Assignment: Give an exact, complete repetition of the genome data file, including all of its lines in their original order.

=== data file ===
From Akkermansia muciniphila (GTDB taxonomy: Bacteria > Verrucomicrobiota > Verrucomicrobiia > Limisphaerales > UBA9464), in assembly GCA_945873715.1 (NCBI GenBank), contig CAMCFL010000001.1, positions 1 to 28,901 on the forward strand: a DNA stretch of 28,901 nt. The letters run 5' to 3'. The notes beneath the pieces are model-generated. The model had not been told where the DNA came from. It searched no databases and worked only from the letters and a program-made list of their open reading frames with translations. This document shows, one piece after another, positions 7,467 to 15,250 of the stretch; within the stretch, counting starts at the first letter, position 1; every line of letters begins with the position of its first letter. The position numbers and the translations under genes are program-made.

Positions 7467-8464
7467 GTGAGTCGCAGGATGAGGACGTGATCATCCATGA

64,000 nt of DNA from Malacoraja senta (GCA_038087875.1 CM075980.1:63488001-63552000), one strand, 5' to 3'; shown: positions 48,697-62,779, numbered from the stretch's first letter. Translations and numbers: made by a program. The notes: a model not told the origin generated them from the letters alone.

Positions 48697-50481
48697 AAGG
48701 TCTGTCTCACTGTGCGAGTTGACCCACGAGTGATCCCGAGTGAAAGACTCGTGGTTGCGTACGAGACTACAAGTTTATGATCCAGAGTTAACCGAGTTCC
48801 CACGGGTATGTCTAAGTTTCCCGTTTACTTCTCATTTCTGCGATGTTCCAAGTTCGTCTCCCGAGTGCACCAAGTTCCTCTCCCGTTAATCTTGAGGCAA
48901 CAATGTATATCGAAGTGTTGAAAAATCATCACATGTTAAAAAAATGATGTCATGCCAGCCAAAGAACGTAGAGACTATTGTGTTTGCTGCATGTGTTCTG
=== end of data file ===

From Akkermansia muciniphila (GTDB taxonomy: Bacteria > Verrucomicrobiota > Verrucomicrobiia > Limisphaerales > UBA9464), in assembly GCA_945873715.1 (NCBI GenBank), contig CAMCFL010000001.1, positions 1 to 28,901 on the forward strand: a DNA stretch of 28,901 nt. The letters run 5' to 3'. The notes beneath the pieces are model-generated. The model had not been told where the DNA came from. It searched no databases and worked only from the letters and a program-made list of their open reading frames with translations. This document shows, one piece after another, positions 7,467 to 15,250 of the stretch; within the stretch, counting starts at the first letter, position 1; every line of letters begins with the position of its first letter. The position numbers and the translations under genes are program-made.

Positions 7467-8464
7467 GTGAGTCGCAGGATGAGGACGTGATCATCCATGA

64,000 nt of DNA from Malacoraja senta (GCA_038087875.1 CM075980.1:63488001-63552000), one strand, 5' to 3'; shown: positions 48,697-62,779, numbered from the stretch's first letter. Translations and numbers: made by a program. The notes: a model not told the origin generated them from the letters alone.

Positions 48697-50481
48697 AAGG
48701 TCTGTCTCACTGTGCGAGTTGACCCACGAGTGATCCCGAGTGAAAGACTCGTGGTTGCGTACGAGACTACAAGTTTATGATCCAGAGTTAACCGAGTTCC
48801 CACGGGTATGTCTAAGTTTCCCGTTTACTTCTCATTTCTGCGATGTTCCAAGTTCGTCTCCCGAGTGCACCAAGTTCCTCTCCCGTTAATCTTGAGGCAA
48901 CAATGTATATCGAAGTGTTGAAAAATCATCACATGTTAAAAAAATGATGTCATGCCAGCCAAAGAACGTAGAGACTATTGTGTTTGCTGCATGTGTTCTG